Kimi Raikkonen and Romain Grosjean may have shown the potential of Lotus F1's new E20 model during testing in Jerez last week, but the team insists that the car will be 'significantly different' by the time the pair hit the track for the season-opening Australian Grand Prix in six weeks' times.
Raikkonen paced the opening day of the test on his return to group testing, while GP2 Series champion Romain Grosjean chased Nico Rosberg's 2011-spec Mercedes on day two, but technical director James Allison admits that lessons learned during the four-day stay in southern Spain, plus the natural development cycle of an F1 car necessarily means that the original model will have morphed into something else by the time racing gets underway in Albert Park.
"The car we take to Melbourne will be significantly different to the one we ran in Jerez," he confirmed in an interview with the team's official website, "There's a lot of work still to do before the season opener, and so many elements will change - the front wing, rear wing, side pods, pod vanes, engine cover, barge board, floor, some suspension elements, and some small brake duct features.... to name but a few! As always, it's going to be a very busy few weeks."
After a frustrating 2011 campaign - which began with similarly promising test performances and yielded two early podium finishes for Vitaly Petrov and Nick Heidfeld before the radical forward-facing exhaust design proved to be a blind alley and allowed the rest of the leading pack to pull away and the midfield to close in - Lotus is determined to continue moving forward throughout 2012.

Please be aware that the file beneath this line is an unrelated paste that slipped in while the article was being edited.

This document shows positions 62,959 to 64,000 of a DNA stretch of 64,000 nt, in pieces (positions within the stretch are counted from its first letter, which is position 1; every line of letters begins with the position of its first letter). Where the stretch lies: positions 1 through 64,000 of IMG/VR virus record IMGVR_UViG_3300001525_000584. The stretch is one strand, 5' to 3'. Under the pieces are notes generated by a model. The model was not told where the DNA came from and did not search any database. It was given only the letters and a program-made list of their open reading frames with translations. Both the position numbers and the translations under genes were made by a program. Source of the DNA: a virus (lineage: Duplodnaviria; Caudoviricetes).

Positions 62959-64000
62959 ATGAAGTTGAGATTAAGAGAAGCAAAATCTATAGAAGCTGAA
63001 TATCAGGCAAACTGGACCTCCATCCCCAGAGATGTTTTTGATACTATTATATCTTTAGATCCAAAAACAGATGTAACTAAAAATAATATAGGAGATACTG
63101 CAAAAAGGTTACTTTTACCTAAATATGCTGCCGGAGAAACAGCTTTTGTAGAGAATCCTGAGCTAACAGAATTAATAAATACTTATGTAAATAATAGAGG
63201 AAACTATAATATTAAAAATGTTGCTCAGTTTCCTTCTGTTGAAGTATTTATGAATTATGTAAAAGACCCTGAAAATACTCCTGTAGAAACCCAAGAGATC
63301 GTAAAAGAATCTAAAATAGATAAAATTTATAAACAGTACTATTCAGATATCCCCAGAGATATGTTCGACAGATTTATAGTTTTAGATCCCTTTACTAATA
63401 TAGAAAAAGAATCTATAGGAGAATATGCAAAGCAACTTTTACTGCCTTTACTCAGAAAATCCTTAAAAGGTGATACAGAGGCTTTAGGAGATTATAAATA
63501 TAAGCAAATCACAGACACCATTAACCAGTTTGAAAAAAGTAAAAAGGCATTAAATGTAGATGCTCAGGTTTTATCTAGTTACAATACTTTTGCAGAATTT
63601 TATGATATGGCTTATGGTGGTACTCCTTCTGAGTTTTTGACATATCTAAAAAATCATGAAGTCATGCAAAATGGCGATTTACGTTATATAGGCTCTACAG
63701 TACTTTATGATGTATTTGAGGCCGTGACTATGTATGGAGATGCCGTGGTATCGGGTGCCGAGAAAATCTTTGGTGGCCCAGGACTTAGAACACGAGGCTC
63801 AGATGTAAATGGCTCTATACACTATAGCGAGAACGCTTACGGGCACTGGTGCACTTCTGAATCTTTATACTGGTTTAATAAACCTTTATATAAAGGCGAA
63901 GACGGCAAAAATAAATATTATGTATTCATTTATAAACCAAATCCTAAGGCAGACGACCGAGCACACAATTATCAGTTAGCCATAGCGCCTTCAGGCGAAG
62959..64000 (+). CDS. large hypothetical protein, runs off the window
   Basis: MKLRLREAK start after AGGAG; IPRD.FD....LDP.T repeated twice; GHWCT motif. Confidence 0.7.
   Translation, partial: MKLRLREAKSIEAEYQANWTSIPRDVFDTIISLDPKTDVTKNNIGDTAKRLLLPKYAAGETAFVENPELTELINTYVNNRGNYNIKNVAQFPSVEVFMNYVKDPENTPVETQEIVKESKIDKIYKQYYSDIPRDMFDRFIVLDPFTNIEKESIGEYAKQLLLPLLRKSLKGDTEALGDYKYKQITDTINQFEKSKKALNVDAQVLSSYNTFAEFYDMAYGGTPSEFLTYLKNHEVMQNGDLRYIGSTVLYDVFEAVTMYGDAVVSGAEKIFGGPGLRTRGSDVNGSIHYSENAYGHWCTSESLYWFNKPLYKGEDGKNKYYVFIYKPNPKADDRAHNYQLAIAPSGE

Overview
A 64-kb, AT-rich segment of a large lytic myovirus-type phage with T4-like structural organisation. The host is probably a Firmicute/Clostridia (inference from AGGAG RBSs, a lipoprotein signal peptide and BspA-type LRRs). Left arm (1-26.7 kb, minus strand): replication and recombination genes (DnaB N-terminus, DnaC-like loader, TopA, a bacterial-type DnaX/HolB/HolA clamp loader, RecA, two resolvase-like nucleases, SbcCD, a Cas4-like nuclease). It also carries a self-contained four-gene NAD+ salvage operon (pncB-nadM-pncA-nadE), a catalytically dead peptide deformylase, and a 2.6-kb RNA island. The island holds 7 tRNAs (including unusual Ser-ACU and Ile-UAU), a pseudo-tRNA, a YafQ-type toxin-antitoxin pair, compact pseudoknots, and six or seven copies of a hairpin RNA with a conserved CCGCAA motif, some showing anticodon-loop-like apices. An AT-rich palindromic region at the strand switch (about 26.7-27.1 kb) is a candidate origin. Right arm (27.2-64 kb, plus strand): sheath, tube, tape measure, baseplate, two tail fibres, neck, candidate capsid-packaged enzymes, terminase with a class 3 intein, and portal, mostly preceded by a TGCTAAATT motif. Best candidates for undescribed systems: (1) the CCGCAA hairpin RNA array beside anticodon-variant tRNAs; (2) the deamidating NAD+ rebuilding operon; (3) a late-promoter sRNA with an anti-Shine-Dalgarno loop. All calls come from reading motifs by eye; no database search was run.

"Not having the forward facing exhaust has definitely made the car build part of the process simpler," Allison admitted, "It's much quicker to get the car turned around every evening and get it ready for the next day's running because it's a more straightforward layout.
"In terms of running and analysing the car on the track, there shouldn't have been anything inherently difficult about last year's car, but it did turn out to be quite challenging as the exhaust system created several aerodynamic issues. So, in that respect, the E20 is easier to work with again. This means our race engineers can fill their boots with springs, roll bars, tyre pressures, cambers, and so on - all the conventional tools in the engineer's arsenal."
The Enstone team is currently building up a second chassis for use in next week's Barcelona test, where Raikkonen and Grosjean will hope to continue mixing it with McLaren, Red Bull and Ferrari.